Organic Chemists Fighting Blindness


Researchers converted a natural compound into an effective anti-parasitic medicine, Ivermectin. It has gone on to be a key part of a hugely successful campaign to fight onchocerciasis, one of the leading infectious causes of blindness.

River blindness

Onchocerciasis, or river blindness, causes debilitating skin disease as well as severe itching of the eyes and eventually destruction of eye tissue, leading to blindness. More than 25 million people are infected globally, over 99% of whom live in sub-Saharan Africa. Some 300,000 people have been blinded by the disease, and another 800,000 are visually impaired.

The disease is caused by parasitic bacteria which live within the nematode worm Onchocerca volvus. The worm larvae are transmitted to humans by the bites of infected blackflies, which live in fast-flowing rivers, hence the common name for the disease: river blindness. Once inside a person, the worms die and release bacteria.

Improving a natural product

A breakthrough in treatment was made during the 1970s, with the development of the drug Ivermectin (MectizanTM), which is effective against the infection when taken twice a year for 10-15 years. Ivermectin (MectizanTM) is a broad-spectrum anti-parasitic drug, and it was developed from a compound, called Avermectin which is made by bacteria found in a soil sample from Japan. It works by killing the worm larvae before they develop into adults and begin to cause damage.

Avermectin was not effective enough to be used as a drug to cure river blindness. Organic chemists converted it into Ivermectin by changing one carbon-carbon double bond into a single bond. This altered the 3D shape of the molecule, making it safer and more effective as a medicine.

The double bond was turned into a single bond by catalytic hydrogenation, using a specific organometallic catalyst called Wilkinson’s catalyst. This catalyst is named after the British chemist and 1973 Nobel Laureate, Sir Geoffrey Wilkinson and is used to add hydrogen to alkenes to form alkanes – a reaction that is used heavily in organic synthesis and pharmaceutical research. This was crucial, because in order for Ivermectin to work effectively, none of the other carbon-carbon double bonds in the structure could be altered. Research into catalysis is vital for designing new organic synthesis pathways, which will allow the creation of new drugs for a wide range of diseases.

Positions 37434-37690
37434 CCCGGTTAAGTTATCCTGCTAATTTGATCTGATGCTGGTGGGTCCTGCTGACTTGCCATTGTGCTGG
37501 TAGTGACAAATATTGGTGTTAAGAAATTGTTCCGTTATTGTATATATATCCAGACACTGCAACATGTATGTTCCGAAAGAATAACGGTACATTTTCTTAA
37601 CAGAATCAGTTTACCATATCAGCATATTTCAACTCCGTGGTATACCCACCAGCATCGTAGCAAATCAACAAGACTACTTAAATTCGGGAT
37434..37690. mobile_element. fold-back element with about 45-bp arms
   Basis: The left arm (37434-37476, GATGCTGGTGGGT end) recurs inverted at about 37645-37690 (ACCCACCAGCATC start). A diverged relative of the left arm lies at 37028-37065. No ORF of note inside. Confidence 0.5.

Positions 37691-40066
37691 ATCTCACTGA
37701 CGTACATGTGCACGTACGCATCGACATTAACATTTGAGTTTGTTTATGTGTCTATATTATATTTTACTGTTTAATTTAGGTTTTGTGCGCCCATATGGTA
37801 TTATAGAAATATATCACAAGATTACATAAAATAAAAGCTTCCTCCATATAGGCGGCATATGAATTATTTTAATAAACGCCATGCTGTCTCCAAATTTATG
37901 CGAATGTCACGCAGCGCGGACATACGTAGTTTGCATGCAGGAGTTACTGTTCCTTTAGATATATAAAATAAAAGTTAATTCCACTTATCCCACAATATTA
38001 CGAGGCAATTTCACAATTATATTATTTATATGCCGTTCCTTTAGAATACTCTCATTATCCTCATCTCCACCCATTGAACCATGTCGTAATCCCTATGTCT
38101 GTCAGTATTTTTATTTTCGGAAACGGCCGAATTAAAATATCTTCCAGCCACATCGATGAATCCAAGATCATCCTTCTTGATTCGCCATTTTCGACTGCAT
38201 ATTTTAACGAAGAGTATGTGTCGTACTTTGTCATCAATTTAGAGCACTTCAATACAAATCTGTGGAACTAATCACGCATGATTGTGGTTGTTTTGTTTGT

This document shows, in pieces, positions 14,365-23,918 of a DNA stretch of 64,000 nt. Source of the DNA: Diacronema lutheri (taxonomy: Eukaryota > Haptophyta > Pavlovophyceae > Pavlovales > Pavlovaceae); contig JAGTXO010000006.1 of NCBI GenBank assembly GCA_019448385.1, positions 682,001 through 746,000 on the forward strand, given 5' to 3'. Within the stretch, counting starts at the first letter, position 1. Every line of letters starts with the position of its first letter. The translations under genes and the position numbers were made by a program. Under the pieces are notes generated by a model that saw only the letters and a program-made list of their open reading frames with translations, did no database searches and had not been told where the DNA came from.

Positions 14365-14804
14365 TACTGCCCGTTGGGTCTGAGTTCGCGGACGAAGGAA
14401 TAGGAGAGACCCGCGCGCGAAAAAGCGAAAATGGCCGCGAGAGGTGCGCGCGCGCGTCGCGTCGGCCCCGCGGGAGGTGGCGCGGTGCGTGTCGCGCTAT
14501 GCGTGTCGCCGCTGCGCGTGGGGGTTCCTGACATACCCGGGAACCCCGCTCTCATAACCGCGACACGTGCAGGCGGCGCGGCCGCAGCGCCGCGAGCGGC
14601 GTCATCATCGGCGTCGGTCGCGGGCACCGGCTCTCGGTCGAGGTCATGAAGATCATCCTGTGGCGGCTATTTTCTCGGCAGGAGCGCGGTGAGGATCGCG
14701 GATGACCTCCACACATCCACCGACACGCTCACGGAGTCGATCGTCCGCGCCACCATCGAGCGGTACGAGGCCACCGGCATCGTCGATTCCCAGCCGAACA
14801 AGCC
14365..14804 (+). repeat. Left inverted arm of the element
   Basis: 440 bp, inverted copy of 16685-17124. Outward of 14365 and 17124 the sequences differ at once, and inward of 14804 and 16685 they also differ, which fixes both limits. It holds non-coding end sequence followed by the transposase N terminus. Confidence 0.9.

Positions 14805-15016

Tackling a public health problem

Since the discovery of Ivermectin, a large scale public health programme to tackle the disease in West Africa has made a significant impact. Ivermectin, under the name Mectizan, has been given free of charge to aid agencies working in developing countries under the Mectizan Donation Program (MDP).

Distribution of Ivermectin formed a key part of this programme, along with spraying insecticides into the rivers where blackflies breed. It is estimated that the programme has prevented 600,000 cases of blindness and made 25 million hectares of land safe for living and farming.

Programmes are still ongoing to tackle onchocerciasis in other parts of the world, and it is estimated that 76 million Ivermectin treatments were distributed in 2010.


Related Links

Link icon Sightsavers
Sightsavers work with partners to eliminate avoidable blindness in the developing world

Link icon Merck
The Merck (Mectizan) Donation Program provides free treatment for river blindness (onchocerciasis) in endemic countries worldwide

Link icon UNICEF
UNICEF partners with Merck & Co. to fight onchocerciasis, a neglected tropical disease


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Contact and Further Information

Dr Anne Horan
Programme Manager, Life Sciences
Royal Society of Chemistry, Thomas Graham House, Science Park, Milton Road, Cambridge, CB4 0WF
Tel: 01223 432699